For Better or Worse, “The Thing on the Doorstep” is a Shambling Beast

Artwork by Dan DeRosato

Artwork by Dan DeRosato

Presented by Salem Theatre Company
Adapted from the H.P. Lovecraft story
Directed & Adapted by Isaiah Plovnick

September 17 – October 4, 2015
Salem Theatre
90 Lafayette Street
Salem, MA, 01970
Salem Theatre on Facebook

Review by Gillian Daniels

(Salem, MA) Devoted H.P. Lovecraft fans should prepare themselves for a sojourn to Salem before the end of this week. The Thing on the Doorstep has been lovingly adapted to stage, giving voice to one of the most foundational science fiction writers of the early twentieth century. What’s synthesized from the material is a creeping, gothic narrative, one that fights to stay true to the spirit of the original and hew closely to the author’s voice. The move from page to stage is a fraught one, though, and Lovecraft’s style (retro by the standards of the years he wrote in with a great deal of colonialist issues throughout) is ultimately clunky. Continue reading

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Sep 25

Stop Staring At Me Bob Goulet: THE BOYS IN THE BAND

Photo by Joel Benjamin

Photo by Joel Benjamin

Presented by Zeitgeist Stage Company
By Mart Crowley
Directed by David J. Miller

September 11th – October 3rd, 2015
Plaza Black Box Theater at the
Boston Center for the Arts
Zeitgeist on Facebook

Review by Kitty Drexel

(Boston, MAIn performance, sometimes it is more important to get a pivotal work onstage than it is to do it perfectly. Zeitgeist’s production of The Boys in the Band is flawed. Its flaws are less important than bringing this historically game-changing play to the stage for new generations to contemplate. Just as it is more important to treat the LGBTQ+ community with the respect and dignity we deserve than to be polite. Continue reading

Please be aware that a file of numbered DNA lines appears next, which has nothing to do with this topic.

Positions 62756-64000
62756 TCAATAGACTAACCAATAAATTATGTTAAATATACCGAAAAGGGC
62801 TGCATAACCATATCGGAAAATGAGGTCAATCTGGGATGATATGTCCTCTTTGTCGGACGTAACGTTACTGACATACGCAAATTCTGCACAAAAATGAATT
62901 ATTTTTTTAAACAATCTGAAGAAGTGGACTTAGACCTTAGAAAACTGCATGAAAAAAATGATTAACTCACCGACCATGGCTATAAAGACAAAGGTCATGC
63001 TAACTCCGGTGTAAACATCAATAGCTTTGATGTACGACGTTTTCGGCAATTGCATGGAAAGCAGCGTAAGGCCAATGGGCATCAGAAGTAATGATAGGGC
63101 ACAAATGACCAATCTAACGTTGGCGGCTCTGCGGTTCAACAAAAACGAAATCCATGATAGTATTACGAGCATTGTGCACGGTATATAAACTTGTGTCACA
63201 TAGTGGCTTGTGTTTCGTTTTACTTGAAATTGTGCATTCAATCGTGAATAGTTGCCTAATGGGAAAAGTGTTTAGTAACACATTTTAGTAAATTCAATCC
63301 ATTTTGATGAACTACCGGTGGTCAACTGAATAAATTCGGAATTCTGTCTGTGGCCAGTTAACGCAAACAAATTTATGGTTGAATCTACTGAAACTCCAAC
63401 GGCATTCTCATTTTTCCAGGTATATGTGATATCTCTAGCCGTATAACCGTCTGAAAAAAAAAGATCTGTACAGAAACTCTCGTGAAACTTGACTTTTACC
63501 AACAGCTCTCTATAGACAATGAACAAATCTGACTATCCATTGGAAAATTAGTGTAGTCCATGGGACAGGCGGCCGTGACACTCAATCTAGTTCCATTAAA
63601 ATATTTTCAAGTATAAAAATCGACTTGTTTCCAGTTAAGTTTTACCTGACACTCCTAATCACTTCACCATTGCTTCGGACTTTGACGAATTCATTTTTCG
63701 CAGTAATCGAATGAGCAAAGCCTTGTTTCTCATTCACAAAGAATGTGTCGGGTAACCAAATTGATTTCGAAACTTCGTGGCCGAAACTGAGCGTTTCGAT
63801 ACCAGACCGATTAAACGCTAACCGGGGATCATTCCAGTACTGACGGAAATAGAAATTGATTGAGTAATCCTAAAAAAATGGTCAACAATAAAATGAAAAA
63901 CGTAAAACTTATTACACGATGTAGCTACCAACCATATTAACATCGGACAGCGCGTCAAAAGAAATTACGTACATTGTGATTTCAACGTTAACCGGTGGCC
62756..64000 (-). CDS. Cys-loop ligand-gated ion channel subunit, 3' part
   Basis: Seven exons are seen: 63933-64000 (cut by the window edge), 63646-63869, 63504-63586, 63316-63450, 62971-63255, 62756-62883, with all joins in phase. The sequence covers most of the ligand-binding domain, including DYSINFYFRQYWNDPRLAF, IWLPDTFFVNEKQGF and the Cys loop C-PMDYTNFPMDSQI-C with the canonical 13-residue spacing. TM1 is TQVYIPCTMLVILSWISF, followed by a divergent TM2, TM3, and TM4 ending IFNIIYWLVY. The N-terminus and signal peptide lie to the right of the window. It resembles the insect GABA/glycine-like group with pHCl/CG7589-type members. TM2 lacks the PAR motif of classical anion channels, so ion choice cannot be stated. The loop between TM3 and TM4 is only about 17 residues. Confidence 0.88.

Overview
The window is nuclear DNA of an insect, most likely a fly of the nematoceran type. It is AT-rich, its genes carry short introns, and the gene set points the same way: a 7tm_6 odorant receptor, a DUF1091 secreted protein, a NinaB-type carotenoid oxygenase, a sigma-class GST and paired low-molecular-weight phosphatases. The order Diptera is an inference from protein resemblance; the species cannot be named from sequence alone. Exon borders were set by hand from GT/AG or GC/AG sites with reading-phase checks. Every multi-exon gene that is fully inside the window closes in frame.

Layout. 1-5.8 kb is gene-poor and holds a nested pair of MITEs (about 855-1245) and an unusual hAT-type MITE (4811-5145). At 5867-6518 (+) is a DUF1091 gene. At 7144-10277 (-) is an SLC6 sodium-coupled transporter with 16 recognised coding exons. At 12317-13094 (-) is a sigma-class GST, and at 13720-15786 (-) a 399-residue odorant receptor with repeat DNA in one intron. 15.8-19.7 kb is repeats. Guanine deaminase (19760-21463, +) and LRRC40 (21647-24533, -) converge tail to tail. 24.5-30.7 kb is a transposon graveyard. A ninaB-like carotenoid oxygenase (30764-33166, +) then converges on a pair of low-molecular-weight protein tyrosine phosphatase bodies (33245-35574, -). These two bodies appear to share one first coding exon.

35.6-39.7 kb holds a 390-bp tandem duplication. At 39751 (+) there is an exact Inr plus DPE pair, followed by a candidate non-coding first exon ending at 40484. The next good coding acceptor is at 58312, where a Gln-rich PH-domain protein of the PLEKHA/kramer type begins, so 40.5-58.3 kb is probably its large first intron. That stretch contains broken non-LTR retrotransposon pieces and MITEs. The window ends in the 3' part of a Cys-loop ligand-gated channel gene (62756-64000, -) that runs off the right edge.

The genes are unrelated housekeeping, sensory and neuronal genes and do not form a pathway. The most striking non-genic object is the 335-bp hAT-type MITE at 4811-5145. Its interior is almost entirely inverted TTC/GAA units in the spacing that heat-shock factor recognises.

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Sep 25

Climb Every Mountain: “Earnest Shackleton Loves Me”

Presented by ArtsEmerson
Lyrics by Valerie Vigoda
Music by Brendan Milburn
Book by Joe DiPietro
Directed by Lisa Peterson
Musical Direction by Ryan O’Connell
Composers Ryan O’Connell and Brendan Milburn

September 20 – October 4, 2015
Paramount Mainstage
599 Washington Street, Boston
ArtsEmerson on Facebook

Review by Danielle Rosvally

(Boston, MA) At the heart of every impossible task is a glimmer of hope that, if followed, might just make the impossible happen.  As I enter the final stages of writing my dissertation for my PhD, this message simply can’t be repeated loudly or frequently enough.  Lucky me, the kind folks at ArtsEmerson understood exactly what I needed to hear tonight and so brought me (personally) Earnest Shackleton Loves Me to soothe my over-wrought mind and charm my tired adventurer’s heart. Continue reading